US opens a new aggressive approach to Haqqani network: Report
The part of the new strategy is to carry out more dense missile attacks near the Haqqani headquarters in the North Waziristan capital of Miranshah, a city rarely targeted in the past by American drones.
Washington: While keeping the option of targeted raids on top Haqqani leaders on the table, US administration has opened a new more aggressive approach towards the Afghan insurgent group, it asserts is supported by
The part of the new strategy is to carry out more dense missile attacks near the Haqqani headquarters in the North Waziristan capital of Miranshah, a city rarely targeted in the past by American drones, the Washington Post reported, quoting senior Obama administration officials.
The opening salvos of the new approach have already been launched in the form of intensified drone strikes over North Waziristan. The US drones have struck the area four times in three days, claiming lives of 19 Haqqani insurgents,
including a ranking member Janbaz Zadran alias Jamil.
Zadran was a lieutenant of Badruddin Haqqani, the brother of network chief Sirajuddin Haqqani and was in-charge of communications and logistics for the Haqqani network.
The decision to strike Miranshah was made at a National Security Council meeting chaired by President Barack Obama two weeks ago and was intended to "send a signal" that the United States would no longer tolerate a safe haven for the most lethal enemy of US forces in Afghanistan, or Pakistan's backing for it, the post said quoting several US officials.
The strikes were made possible by focusing intelligence collection to "allow us to pursue certain priorities," the official said. The senior Haqqani figure, Zadran, was selected along with other targets to "demonstrate how seriously we take the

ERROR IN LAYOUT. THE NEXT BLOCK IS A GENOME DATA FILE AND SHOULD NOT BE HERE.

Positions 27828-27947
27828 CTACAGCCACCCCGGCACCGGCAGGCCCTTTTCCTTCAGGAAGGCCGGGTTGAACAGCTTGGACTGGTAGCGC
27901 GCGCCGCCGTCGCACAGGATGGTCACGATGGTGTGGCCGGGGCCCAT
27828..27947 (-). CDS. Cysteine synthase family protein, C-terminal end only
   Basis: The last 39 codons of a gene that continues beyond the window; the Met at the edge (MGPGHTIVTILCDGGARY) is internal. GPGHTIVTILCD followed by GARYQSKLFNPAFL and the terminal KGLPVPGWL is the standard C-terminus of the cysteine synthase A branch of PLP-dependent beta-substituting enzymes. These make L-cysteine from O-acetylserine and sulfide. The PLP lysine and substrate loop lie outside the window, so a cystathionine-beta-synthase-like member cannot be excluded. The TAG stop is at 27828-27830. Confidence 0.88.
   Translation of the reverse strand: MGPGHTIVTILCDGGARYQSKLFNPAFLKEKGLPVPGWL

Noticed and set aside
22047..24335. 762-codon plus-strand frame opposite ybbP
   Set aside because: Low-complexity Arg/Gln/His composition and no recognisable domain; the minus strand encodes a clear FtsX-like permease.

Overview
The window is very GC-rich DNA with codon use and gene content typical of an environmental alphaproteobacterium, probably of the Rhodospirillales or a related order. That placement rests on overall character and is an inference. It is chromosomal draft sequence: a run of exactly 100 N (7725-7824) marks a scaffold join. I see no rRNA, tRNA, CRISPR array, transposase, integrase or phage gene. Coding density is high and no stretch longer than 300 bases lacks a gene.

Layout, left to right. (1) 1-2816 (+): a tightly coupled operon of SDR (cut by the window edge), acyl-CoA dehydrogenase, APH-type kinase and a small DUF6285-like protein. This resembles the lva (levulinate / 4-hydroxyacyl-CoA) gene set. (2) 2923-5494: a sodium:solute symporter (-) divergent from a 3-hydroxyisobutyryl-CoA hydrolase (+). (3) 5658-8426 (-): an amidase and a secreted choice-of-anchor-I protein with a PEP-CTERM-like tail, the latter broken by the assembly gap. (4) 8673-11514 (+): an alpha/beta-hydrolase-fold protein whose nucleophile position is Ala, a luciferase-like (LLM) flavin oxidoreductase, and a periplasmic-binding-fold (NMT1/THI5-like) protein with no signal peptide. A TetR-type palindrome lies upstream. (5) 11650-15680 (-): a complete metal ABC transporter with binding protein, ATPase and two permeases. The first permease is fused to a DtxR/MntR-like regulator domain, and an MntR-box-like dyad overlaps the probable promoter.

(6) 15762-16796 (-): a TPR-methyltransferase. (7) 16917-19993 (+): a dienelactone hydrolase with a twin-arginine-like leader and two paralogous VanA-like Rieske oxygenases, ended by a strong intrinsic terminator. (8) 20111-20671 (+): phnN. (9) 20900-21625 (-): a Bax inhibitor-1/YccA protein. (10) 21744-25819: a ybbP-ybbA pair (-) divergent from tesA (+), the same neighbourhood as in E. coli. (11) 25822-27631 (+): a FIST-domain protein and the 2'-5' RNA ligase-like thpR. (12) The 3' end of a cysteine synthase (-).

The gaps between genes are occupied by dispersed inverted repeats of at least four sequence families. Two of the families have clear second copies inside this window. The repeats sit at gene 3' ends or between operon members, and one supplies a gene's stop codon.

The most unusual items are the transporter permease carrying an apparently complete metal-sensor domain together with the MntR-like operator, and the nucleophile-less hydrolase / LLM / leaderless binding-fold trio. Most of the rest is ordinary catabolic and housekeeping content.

Miran Shah" threat.
Officials said military options debated at the 29 September meeting were set aside for now, including the possibility of a ground operation against Haqqani leaders similar to the raid that killed Osama bin Laden in May.
Although the administration has left the raid option on the table, the potential negatives of such an operation — including the possible collapse of Pakistan's military leadership and civilian government — are seen as far outweighing its benefits.
Even as it cracks down on the Haqqani network, the White House has authorised more intensive reconciliation efforts with its leaders and those of other Afghan insurgent groups, leaving open a track initiated in August when US officials met
in a Persian Gulf kingdom with Ibrahim Haqqani, the brother of the group's patriarch.
The meeting was arranged by Pakistan's intelligence chief, Lt Gen Ahmed Shuja Pasha, who also attended, American officials said. The Post said along with military options, the US was also pursuing a drive to enlist South and Central Asian countries, including China, to join and support an international reconciliation effort in Afghanistan.
With major international conferences on the war scheduled for 2 November in Istanbul and 5 December in Bonn, Germany, "what we want to do is provide an international basis of support for a political outcome in Afghanistan" that will
match the military timeline adopted by NATO last November, the administration official said.
There has been widespread speculation that insurgent representatives may attend on the margins of either or both meetings, although "I wouldn't hazard a prediction at this point," the official said.
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